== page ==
The Book Of Mortals: Mortal by Ted Dekker and Tosca Lee – the second book in the trilogy (first book review here). Jonathon, the boy whose blood has the power to overcome the virus that stripped humanity of all it's emotions save fear, is approaching his 18th birthday and the day when he will take over as Sovereign of the world from his regent. During the nine years between the end of the first book and this one, he has been hidden away from his enemy (the brother of the woman who would be sovereign who gave her life so that Jonathon might ascend) living with the Nomads. He has also shared his blood (apparently there is only one blood type now) with all the wandering tribes who have joined together into one tribe of 1200 souls who call themselves the Mortals. But his enemy, Saric, who had been brought to a dark semblance of emotional life through Alchemy (science/medicine) has also been busy creating an army of 12,000 Dark Bloods, the first army to exist in 400 years. He resurrects his sister, who has been held in stasis, intending to rule through her and destroy Jonathon.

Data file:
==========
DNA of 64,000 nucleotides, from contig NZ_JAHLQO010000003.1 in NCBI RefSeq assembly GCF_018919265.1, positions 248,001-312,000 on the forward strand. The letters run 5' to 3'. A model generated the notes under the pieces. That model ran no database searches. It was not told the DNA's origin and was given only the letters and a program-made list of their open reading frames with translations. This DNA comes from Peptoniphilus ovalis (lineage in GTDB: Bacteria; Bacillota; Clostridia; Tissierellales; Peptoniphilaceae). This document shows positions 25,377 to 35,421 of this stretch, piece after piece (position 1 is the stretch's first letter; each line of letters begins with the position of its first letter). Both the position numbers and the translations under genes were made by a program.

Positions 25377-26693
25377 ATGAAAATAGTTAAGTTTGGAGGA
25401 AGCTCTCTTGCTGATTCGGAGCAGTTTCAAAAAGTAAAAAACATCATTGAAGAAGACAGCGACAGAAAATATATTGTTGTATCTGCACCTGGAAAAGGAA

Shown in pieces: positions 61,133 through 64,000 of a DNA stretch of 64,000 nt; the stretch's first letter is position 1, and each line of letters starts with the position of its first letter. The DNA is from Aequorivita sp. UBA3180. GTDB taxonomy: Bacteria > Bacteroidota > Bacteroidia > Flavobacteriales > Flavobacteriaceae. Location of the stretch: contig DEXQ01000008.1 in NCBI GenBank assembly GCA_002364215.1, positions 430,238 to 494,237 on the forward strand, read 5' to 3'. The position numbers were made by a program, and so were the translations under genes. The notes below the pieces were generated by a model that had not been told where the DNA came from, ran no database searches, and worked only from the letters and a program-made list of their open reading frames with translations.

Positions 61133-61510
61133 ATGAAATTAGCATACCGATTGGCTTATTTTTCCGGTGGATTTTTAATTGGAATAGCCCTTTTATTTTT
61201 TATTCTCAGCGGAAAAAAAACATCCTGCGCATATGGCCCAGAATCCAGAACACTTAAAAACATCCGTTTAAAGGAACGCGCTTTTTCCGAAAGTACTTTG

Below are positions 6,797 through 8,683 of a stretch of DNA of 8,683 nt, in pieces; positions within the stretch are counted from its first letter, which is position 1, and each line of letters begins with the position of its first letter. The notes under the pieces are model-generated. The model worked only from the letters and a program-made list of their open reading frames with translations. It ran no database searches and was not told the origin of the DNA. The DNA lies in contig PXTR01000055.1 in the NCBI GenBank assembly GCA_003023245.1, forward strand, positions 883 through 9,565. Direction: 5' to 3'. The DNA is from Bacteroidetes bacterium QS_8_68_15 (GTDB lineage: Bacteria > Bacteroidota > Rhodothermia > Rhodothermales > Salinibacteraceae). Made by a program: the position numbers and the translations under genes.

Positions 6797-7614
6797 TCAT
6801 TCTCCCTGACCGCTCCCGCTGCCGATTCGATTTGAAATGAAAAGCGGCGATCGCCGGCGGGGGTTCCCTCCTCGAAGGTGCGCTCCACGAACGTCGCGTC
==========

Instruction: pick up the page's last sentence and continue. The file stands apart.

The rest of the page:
Minding Frankie by Maeve Binchy – another wonderful story with her usual cast of characters. A young man who dropped out of school and took a dead end clerical job teeters on the edge of alcoholism. He receives a call from a woman who is dying of cancer and when he meets with her she tells him that the baby, who will be born shortly and whose birth she will not survive, is his. He barely remembers her and their drunken weekend but he does, at the urging of his cousin from America who has arrived for a visit, step up and take responsibility for the child. The small neighborhood and the other characters in the book also step up to help Noel care for the child and to keep the social worker, who is determined to put the baby in 'care', at bay. All the different characters and their story lines all intersect with Frankie. I don't know if this is Maeve's last book before she died this year but I for one will miss her stories about the people in St. Jarlath's Crescent and surrounding areas.